Cortana Can Be An Accomplice In Burglary Of Locked Windows 10 PCs, Patch Now
Digital assistants have become a part of everyday life for many people and are supposed to make interactions with technology easier and seamless. Unfortunately, they can also be used against us in some situations. Underscoring this point, McAfee discovered a vulnerability in Cortana that could allow an attacker to snoop file names, execute malicious code, and even break into a locked Windows 10 PC. Fortunately, there is a patch available.
McAfee wrote about the exploit in a lengthy blog post, describing how one of Cortana's features can be used against it. Microsoft is always making improvements to Cortana, and the latest version allows users to search for files and other content with voice commands, even from the lock screen. It's a convenience, but also a potential security threat.
"If you have spoken with Cortana, you may have noticed that “she” is very helpful for a number of simple tasks: providing definitions, or looking up corporations, movies, artists, or athletes. She can even do math! In Windows 10, on the most recent build at the time of submission, we observed that the default settings enable 'Hey Cortana' from the lock screen, allowing anyone to interact with the voice-based assistant. This led to some interesting behavior and ultimately vulnerabilities allowing arbitrary code execution," McAfee explains.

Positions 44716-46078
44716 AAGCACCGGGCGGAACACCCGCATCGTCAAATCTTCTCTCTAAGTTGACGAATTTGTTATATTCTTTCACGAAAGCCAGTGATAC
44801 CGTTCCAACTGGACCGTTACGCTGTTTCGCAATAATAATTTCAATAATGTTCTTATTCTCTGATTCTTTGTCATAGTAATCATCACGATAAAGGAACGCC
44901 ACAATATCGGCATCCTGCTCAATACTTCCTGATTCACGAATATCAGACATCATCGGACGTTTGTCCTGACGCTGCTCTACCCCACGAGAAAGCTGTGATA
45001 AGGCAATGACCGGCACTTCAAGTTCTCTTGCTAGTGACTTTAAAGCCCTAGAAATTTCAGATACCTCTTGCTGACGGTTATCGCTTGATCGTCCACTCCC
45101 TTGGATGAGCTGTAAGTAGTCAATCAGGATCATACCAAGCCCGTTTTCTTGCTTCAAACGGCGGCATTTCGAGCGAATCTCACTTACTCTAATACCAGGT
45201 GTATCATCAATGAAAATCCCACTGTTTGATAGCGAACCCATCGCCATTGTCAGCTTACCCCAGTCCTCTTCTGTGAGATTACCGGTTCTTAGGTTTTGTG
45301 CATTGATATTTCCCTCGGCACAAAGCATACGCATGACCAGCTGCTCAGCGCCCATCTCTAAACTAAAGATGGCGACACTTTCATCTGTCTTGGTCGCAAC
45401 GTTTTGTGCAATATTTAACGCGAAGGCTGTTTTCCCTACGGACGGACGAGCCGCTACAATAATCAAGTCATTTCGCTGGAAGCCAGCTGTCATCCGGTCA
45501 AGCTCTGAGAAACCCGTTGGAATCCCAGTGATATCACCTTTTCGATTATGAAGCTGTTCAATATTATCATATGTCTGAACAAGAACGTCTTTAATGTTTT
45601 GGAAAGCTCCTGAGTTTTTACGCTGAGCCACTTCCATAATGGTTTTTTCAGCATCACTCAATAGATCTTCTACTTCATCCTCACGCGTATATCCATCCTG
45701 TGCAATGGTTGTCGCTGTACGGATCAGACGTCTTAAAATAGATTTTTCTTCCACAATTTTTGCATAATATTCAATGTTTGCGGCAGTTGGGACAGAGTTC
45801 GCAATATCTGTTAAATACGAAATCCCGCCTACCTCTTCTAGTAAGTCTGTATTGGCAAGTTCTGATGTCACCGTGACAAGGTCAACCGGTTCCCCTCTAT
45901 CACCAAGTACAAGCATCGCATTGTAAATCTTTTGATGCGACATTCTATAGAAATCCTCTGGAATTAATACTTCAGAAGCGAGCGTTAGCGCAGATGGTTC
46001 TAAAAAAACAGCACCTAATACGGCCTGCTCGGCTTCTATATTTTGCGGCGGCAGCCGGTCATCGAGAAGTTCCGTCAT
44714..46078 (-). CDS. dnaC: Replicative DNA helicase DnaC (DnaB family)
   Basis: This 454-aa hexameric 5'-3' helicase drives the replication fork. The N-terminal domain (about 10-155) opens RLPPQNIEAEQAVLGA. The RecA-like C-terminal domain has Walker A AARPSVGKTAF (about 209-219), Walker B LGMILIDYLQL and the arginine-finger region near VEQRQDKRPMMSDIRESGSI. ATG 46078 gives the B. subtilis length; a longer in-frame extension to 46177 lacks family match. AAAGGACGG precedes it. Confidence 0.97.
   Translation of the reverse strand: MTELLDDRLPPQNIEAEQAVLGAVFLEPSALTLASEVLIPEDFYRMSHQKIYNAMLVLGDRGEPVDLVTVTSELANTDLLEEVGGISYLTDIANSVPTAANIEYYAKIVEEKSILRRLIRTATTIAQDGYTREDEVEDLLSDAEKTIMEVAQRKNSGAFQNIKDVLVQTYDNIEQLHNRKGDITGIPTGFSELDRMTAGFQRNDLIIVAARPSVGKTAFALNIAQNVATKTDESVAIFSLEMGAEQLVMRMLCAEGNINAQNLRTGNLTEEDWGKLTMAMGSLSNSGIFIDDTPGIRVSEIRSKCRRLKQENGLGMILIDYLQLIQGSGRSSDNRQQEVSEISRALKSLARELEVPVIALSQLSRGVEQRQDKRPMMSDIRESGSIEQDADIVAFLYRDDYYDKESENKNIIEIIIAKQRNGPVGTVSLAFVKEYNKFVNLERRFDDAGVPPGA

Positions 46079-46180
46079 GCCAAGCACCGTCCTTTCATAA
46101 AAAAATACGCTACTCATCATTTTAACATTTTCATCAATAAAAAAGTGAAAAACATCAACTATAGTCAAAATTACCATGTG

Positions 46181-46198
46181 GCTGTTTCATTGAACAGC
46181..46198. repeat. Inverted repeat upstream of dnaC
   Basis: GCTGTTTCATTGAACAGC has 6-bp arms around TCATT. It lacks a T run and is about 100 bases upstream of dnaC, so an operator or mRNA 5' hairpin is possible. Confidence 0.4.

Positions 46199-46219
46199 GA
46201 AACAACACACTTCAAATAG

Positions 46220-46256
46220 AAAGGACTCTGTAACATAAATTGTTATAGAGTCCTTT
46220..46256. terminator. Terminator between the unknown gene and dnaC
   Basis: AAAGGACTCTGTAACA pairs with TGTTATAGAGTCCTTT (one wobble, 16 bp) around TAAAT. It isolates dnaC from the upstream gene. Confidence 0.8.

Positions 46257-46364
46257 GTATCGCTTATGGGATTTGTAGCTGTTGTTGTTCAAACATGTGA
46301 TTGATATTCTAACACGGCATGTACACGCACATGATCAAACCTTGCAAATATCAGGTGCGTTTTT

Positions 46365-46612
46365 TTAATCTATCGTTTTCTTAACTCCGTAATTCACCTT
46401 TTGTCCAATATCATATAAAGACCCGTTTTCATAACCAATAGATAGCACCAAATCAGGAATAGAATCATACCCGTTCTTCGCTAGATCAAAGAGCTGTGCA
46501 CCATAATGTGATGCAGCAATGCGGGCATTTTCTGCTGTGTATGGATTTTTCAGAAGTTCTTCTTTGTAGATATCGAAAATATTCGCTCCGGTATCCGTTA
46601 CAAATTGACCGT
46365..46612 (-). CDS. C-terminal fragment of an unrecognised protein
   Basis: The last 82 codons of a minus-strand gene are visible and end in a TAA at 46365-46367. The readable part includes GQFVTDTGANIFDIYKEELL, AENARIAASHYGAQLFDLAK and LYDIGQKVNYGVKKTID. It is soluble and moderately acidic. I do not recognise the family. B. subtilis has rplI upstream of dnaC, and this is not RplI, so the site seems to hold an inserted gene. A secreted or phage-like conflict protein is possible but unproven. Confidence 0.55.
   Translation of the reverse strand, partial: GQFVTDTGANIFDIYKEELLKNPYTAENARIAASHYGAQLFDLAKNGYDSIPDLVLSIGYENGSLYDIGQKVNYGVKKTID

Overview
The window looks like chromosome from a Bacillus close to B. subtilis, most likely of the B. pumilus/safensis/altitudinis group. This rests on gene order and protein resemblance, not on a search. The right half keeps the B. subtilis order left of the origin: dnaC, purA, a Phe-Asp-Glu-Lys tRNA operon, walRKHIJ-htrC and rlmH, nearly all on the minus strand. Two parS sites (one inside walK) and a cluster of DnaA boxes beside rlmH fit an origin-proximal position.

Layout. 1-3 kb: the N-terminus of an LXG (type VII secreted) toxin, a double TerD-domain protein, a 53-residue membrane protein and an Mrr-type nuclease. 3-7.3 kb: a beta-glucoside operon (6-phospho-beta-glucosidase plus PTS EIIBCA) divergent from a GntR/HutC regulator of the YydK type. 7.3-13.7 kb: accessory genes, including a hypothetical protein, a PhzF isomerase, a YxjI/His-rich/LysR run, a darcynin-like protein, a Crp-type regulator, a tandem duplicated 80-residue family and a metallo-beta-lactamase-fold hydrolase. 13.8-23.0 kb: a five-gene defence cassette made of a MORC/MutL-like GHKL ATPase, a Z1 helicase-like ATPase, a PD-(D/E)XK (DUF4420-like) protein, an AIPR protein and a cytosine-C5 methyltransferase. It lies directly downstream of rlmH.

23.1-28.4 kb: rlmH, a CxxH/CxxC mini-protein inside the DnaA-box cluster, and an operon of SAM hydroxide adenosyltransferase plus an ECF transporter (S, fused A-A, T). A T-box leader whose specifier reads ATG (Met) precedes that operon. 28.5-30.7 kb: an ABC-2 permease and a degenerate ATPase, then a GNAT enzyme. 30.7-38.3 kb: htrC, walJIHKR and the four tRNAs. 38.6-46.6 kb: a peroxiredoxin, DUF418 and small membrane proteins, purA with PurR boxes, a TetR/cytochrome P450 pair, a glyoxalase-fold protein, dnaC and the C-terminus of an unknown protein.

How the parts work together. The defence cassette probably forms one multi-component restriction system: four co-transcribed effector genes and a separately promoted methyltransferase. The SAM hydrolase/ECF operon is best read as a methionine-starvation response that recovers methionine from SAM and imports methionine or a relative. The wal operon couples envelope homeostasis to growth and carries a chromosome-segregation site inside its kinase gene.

The blog went on to detail various ways to exploit this feature, such as executing a malicious payload from a USB flash drive. That particular one is the most severe, as it allows an attacker to change the login credentials of a locked Windows 10 PC, thereby gaining full access the system and all of its contents. Obviously that is concerning.
Microsoft agreed, and after being alerted to the issue on April 23, it included a fix in yesterday's Patch Tuesday roll out. Of note is CVE-2018-8140, described as a Cortana Elevation of Privilege Vulnerability.
"An Elevation of Privilege vulnerability exists when Cortana retrieves data from user input services without consideration for status. An attacker who successfully exploited the vulnerability could execute commands with elevated permissions. To exploit the vulnerability, an attacker would require physical/console access and the system would need to have Cortana assistance enabled. The security update addresses the vulnerability by ensuring Cortana considers status when retrieves information from input services," Microsoft says.
It's not clear if anyone in the wild has actually exploited Cortana in such a manner. As Microsoft notes, an attacker would need to have physical access to a PC, so it's limited in scope. Nevertheless, this is something that every Windows 10 user should mitigate. One way is to disable Cortana altogether, and the other is to apply the latest Patch Tuesday update, the latter of which is recommended regardless.